TotalSim Uses Architectural Systems Capabilities To Improve Smell Surrounding Major Hospital
A major hospital in Columbus, OH was receiving complaints from occupants about a bad smell that was occasionally permeating certain floors and rooms. The smell was interrupting the daily life of the occupants and reflecting poorly on the medical facility.
The particular building where the smell was originating from was set to be revamped in the near future. The corporation was planning to install a large fan to try to blow the smell away from the HVAC intakes and needed to know what the best placement for the fan was to facilitate this and whether this investment would address the problem.
Type of TotalSim Engagement:
TotalSim was called in to use our architectural system capabilities to identify the source of the smell and find possible solutions that could be made in the near future.
What TotalSim did:
TotalSim was able to obtain geometry files of the external geometry of the hospital, including the HVAC intake and exhaust locations and several blocks of the surrounding buildings. We used these to simulate the path of HVAC air coming in and out of the building for summer, winter and fall conditions. We then blew the wind at the building from various directions at various speeds and were able to evaluate where the HVAC intake air was coming from for each of the floors and for each of the different scenarios.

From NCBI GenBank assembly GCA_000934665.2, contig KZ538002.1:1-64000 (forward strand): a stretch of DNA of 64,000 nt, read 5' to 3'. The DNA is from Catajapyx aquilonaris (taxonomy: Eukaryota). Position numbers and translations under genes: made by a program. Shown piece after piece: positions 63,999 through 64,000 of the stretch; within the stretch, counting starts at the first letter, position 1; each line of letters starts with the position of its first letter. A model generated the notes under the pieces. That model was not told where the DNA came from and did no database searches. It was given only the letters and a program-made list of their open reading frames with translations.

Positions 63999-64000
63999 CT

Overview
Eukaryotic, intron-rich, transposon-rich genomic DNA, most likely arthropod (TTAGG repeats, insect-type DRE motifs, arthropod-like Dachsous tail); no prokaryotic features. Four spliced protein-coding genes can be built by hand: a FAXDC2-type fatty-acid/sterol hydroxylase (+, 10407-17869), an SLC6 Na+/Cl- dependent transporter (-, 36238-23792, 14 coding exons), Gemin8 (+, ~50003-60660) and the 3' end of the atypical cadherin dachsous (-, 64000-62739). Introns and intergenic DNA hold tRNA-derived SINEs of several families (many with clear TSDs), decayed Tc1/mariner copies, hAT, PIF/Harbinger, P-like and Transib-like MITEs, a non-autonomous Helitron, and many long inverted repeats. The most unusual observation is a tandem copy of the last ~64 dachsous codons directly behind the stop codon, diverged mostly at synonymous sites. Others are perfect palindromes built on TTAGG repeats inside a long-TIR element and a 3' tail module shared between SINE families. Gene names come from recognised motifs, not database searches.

Through this process we were able to find the source of the smell and the pathway it took entering the hospital.
Having identified the source of the smell, we were able to confirm the best placement for the fan and determine whether the proposed renovation to the building layouts would make for optimal unpleasent odor reduction.
Our simulations saved the establishment money that would’ve otherwise been spent on creating physical testing scenarios and prevented the possibility of the company constructing a new building layout that would still have the same issue or worse, exacerbate it.
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*What is CFD?
Computational fluid dynamics (CFD) is a branch of fluid mechanics that uses computer numerical analysis and data structures to analyze and solve problems that involve fluid flows, typically solved on large supercomputers. Fluid mechanics plays a significant role in the engineering process when developing new designs. Analyzing the aerodynamic and thermal qualities of a product using experimentation is a well-established approach however experimentation can be costly, limiting, time-consuming, and difficult to execute especially on a large scale. Progression of computing power has allowed the field of CFD to prosper acting as a complement to physical testing and in some cases replacing it. CFD is the science of predicting fluid flow, heat transfer, mass transfer, chemical reactions, and other flow properties by solving governing fluid flow equations using numerical methods. Across the industry, CFD is routinely used to drive product development, troubleshoot issues, study and optimize new designs and concepts, and map performance. CFD methods are heavily used across many disciplines with motorsports being a leading proponent.